Punters invited to help pull pints at quirky Sheffield pub saved by the community

Mark Powell raises a glass with a handful of the pub's 380-plus soon-to-be owners
Mark Powell raises a glass with a handful of the pub's 380-plus soon-to-be owners
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Exciting plans have been unveiled for what must be one of Sheffield's quirkiest pubs, after drinkers clubbed together to take it over.

Regulars and real ale fans raised nearly £240,000 in community shares to buy The Gardeners Rest in Neepsend from landlords Eddy Munnelly and Pat Wilson, who are retiring.

Mark Powell behind the bar at The Gardeners Rest pub

Mark Powell behind the bar at The Gardeners Rest pub

The sale has yet to be completed, but the new owners are already running the pub, and at a launch party this afternoon shareholders gathered to hear more about the steering group's vision for the venue.

Mark Powell, chairman of the Gardeners Rest Community Society, told how many of the features which made it so popular with locals would be retained - like the quiz nights, music evenings and - more unusually - 'toast Thursdays' where drinkers get a free slice with their beer.

But he also set out plans for a host of new events, like 'arty parties' to get customers' creative juices flowing, bar billiards and Subbuteo championships, and local history walks departing from the pub in Neepsend Lane.

He also explained how customers would be encouraged to learn how to pull pints so they could lend a hand at busy times, and people with learning disabilities and mental health problems would be invited to get involved by helping out in the pub and becoming part of the community there.

The pub could also host blood donations, councillor surgeries and advice sessions, which Mark suggested people might feel more comfortable attending than they would in a formal setting.

Plans for the upstairs are still being formulated, with Mark saying it could provide living accommodation or space for local groups like karate clubs, and the kitchen could be brought back into use.

Mark stressed that while the steering committee will oversee the pub's management, it was important that the 400-odd community shareholders used their voices to help shape the pub, as well as lending their skills when needed.

He explained how The Gardeners Rest is set to become just the 47th community-owned pub in the country, with only one in every 18 attempts at such a venture succeeding.

"We're in a small elite band of people who look as though they're going to be doing that. It's pretty certain," he said.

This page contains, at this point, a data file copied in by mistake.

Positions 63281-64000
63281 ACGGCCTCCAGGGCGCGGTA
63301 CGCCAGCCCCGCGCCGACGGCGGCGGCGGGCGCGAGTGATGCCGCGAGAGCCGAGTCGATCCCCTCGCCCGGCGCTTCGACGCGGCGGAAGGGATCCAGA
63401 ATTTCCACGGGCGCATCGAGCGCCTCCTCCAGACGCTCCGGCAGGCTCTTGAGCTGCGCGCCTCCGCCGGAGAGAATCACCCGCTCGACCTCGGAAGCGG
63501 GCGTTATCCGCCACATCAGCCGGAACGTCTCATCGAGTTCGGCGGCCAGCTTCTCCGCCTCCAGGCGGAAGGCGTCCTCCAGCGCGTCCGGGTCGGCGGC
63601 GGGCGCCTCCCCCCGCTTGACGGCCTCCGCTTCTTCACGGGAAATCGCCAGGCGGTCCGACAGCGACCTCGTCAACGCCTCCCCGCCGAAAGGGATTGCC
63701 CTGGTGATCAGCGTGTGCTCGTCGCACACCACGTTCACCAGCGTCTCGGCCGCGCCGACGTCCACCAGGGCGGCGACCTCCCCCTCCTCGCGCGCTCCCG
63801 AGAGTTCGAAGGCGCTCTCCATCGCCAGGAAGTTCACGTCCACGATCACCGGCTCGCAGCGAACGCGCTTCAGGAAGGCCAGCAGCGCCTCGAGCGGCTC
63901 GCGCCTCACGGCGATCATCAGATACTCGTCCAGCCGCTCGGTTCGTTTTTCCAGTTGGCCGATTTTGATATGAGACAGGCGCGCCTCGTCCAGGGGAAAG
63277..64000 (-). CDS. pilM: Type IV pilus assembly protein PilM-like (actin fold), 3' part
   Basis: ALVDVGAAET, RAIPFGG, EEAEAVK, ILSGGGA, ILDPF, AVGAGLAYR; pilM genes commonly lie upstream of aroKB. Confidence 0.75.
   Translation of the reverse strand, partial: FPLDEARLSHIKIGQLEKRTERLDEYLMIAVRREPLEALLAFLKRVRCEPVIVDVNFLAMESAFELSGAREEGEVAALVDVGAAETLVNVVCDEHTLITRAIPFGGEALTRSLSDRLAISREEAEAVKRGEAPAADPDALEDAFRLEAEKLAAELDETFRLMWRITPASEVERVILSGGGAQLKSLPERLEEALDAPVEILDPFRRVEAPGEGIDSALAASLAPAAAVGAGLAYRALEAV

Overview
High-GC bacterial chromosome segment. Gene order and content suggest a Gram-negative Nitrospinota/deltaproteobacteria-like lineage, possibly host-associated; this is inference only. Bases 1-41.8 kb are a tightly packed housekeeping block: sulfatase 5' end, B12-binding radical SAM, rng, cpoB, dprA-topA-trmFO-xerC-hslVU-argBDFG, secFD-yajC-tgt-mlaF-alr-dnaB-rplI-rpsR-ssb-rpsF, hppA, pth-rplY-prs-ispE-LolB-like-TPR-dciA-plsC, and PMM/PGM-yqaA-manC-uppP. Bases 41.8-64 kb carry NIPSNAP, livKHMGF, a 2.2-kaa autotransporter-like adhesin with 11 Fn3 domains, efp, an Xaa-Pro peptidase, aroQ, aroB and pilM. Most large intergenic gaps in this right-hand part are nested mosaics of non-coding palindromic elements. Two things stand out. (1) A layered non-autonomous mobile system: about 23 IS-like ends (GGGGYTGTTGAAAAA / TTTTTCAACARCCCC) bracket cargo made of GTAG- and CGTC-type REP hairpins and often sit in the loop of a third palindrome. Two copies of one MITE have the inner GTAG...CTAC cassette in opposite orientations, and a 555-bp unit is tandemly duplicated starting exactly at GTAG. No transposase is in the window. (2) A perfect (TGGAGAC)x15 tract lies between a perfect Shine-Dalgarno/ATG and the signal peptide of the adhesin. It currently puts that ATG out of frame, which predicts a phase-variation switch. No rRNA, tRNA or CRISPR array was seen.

The launch was celebrated with a barbecue, and beers were lowered down to passing kayakers taking part in the Kelham Island History on the River weekend.

Perhaps the biggest announcement surrounded the replacement for Stella, the pub's resident mannequin who starred in the fundraising video.

She departed with Eddy and Pat, who plan to use the proceeds from the pub's sale to buy a narrowboat and spend their retirement cruising Britain's canals.

Taking her place will be none other than the Queen - or at least a cartoon portrait of Her Majesty pulling a pint.

Paul Blomfield, the Labour candidate for Sheffield Central, was given the honour of unveiling the picture.

He said: "I was as worried as anyone when the pub was at risk, and I decided to back the initiative to raise the funds for a community bid.

"I want to congratulate Mark and everyone else who's been involved on what they've achieved, and I'm looking forward to a very successful future for The Gardeners Rest."

The Gardeners Rest is one of Sheffield's most surreal watering holes, with Mark likening the wacky riverside garden to the 'inside of someone's brain', and one punter calling it probably the oddest place he'd visited after the Salvador Dali museum in Spain.

More than 380 investors pledged £237,600 to buy community shares in the pub, and that money will be topped up with a £50,000 grant from the government-funded Plunkett Foundation and a £50,000 loan.

It's not too late to become a community shareholder, with £100 enough to give you a stake in the pub.


Bryony Doran and her partner Bill Allerton, both of whom are writers, have been regulars at the pub's music nights despite having a long way to travel from their home in Crookes.

"When I heard about the buy-out I thought bring it on. As individuals these days we're so disempowered so if there's anything we can have some input into I think that's really nice," she said.

Paul and Bev Manning, of Handsworth, decided to invest as they are both real ale fans and the pub has an excellent reputation for its ever-changing line up of drinks.

"We like the choice of beer and it's a nice spot beside the river, so we wanted to do our bit to help keep it open. It's a great pub and they've done really well to raise the money," said the couple, who are both bankers, aged 54.

Kevin Bonnett, of Nether Edge, said: "The pub has a good reputation with CAMRA (Campaign for Real Ale). The garden's nice and quirky and it's a great Sheffield scene, looking out over the river with the old steelworks opposite.

"I like the plans for the pub, especially the idea of getting people with learning disabilities involved. I think that's great."

Anil Ganesh said he fell in love with the pub when he first visited a couple of weeks after moving to Sheffield 18 years ago and was instantly made to feel at home.

The 56-year-old molecular biologist was living in Nether Edge at the time but moved to Kelham Mills 11 years ago and has been a regular ever since - other than the two years during which it was closed after being flooded.

"When I heard about the community share offer I thought I can't let a developer get their hands on it and pull it down, so I decided to give what I could," he said.